Theoretical Perspectives on Film from Early Cinema to New Media

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Credits

30

Module code

EN31027

  • Level 3
  • Semester 2
  • 24 places
  • English - School of Humanities
  • Coursework 100%
  • NEW Film Studies module

Description

This new module builds on the existing provision of Level 1 and Level 2 film courses, complementing the historical and formalist approaches with a survey of theoretical movements from early cinema to the modern day. The first half of the module will engage with writings on the evolution of cinematic style; the second half will explore cinema's relationship to broader issues such as feminism, race, and embodiment in the age of new media. In pairing theoretical texts with representative films, the course will encourage reflection on the critical practice of film spectatorship itself.

Convenor

Dr Ana Salzberg

Teaching

This module will be taught by one weekly seminar (two hours) and lecture (one hour), with two film screenings per week.
Assessments will develop and test skills in close analysis, contextual analysis, independent research, and recall of key ideas and concepts.  Oral participation, both individually and in group work.

Assessment

Coursework makes up 100% of the assessment, as follows:

  • Fortnightly Journal (50%)
  • Research Essay: 3,500 words (50%)

Reading

Content will engage with a range of film theorists, with works read alongside representative films:

Tom Gunning, "An Aesthetic of Astonishment: Early Film and the (In)Credulous Spectator" (1989); selected Lumiere Brothers films and Way Down East (D.W. Griffith, 1920)

Sergei Eisenstein, "The Dramaturgy of Film Form [The Dialectical Approach to Film Form]" (1929) and Vsevolod Pudovkin, "On Editing" (1926); Strike (Eisenstein, 1925) and Mother (Pudovkin, 1926)

Erwin Panofsky, "Style and Medium in the Motion Pictures" (1934); Prix de Beaute (Genina, 1930) and The Broadway Melody of 1929 (Beaumont, 1929)

Bela Balasz, "The Close-up" and "The Face of Man" (1945); Queen Christina (Mamoulian, 1933) and Poor Cow (Loach, 1967)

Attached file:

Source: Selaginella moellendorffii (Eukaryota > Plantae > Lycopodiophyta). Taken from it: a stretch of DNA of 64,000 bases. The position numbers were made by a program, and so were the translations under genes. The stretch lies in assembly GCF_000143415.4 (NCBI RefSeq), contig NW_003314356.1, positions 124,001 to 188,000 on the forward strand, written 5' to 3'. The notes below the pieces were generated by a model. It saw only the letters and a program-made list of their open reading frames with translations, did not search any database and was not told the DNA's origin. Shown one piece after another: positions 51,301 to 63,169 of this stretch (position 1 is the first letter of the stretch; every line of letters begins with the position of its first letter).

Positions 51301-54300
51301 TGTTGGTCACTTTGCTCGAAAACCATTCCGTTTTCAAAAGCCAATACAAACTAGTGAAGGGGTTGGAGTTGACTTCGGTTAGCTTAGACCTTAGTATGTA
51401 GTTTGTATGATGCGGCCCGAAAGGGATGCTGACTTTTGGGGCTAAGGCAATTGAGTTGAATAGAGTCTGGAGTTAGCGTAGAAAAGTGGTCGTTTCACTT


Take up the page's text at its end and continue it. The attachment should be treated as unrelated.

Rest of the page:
Natalie Kalmus, "Color Consciousness" (1935); The Women (Cukor, 1938) and Written on the Wind (Sirk, 1956)

Andre Bazin, "The Ontology of the Photographic Image" (1945), "The Myth of Total Cinema" (1946), "De Sica: Metteur-en-scene" (1953); La Bete Humaine (Renoir, 1938) and Shoeshine (De Sica, 1946)

Walter Benjamin, "The Work of Art in the Age of Mechanical Reproduction" (1935); Show People (Vidor, 1928) and Contempt (Godard, 1963)

Christian Metz, "Identification, Mirror", "The Passion for Perceiving", "Disavowal, Fetishism" (1975); Leave Her to Heaven (Stahl, 1945) and Vertigo (Hitchcock, 1958)

Laura Mulvey, "Visual Pleasure and Narrative Cinema" (1975); Baby Face (Green, 1933) and The Piano (Campion, 1995)

Manthia Diawara, "Black Spectatorship: Problems of Identification and Resistance" (1988); The Color Purple (Spielberg, 1985) and Bamboozled (Lee, 2000)

Selections from Laura U. Marks, Vivian Sobchack; Pandora and the Flying Dutchman (Lewin, 1951) and The Fighter (Russell, 2010)

Lev Manovich, "[Excerpt] The Language of New Media"; SimOne (Niccol, 2002) and Russian Ark (Sokurov, 2002)

Readings will be available in Braudy and Cohen anthology Film Theory and Criticism [7th edition], 2009; three sets of readings will be posted on the VLE.

Access the online reading list system

Module Aims

The aims of the module will:

  • to offer a historical survey of key issues in film theory, from early cinema to new media,
  • to trace the evolution of theoretical perspectives on topics such as cinematic style and spectatorship,
  • to examine the relationship between theoretical texts and representative films across eras and national traditions,
  • to explore how historical conditions of filmmaking influence theoretical concerns.

Intended learning outcomes

By the end of this module, students should have acquired:

  • knowledge of the historical trajectory of film theory, from early cinema to new media,
  • the ability to apply a range of theoretical perspectives to representative films,
  • skills in identifying the key elements of theoretical movements,
  • the capacity to reflect on the critical practice of spectatorship itself.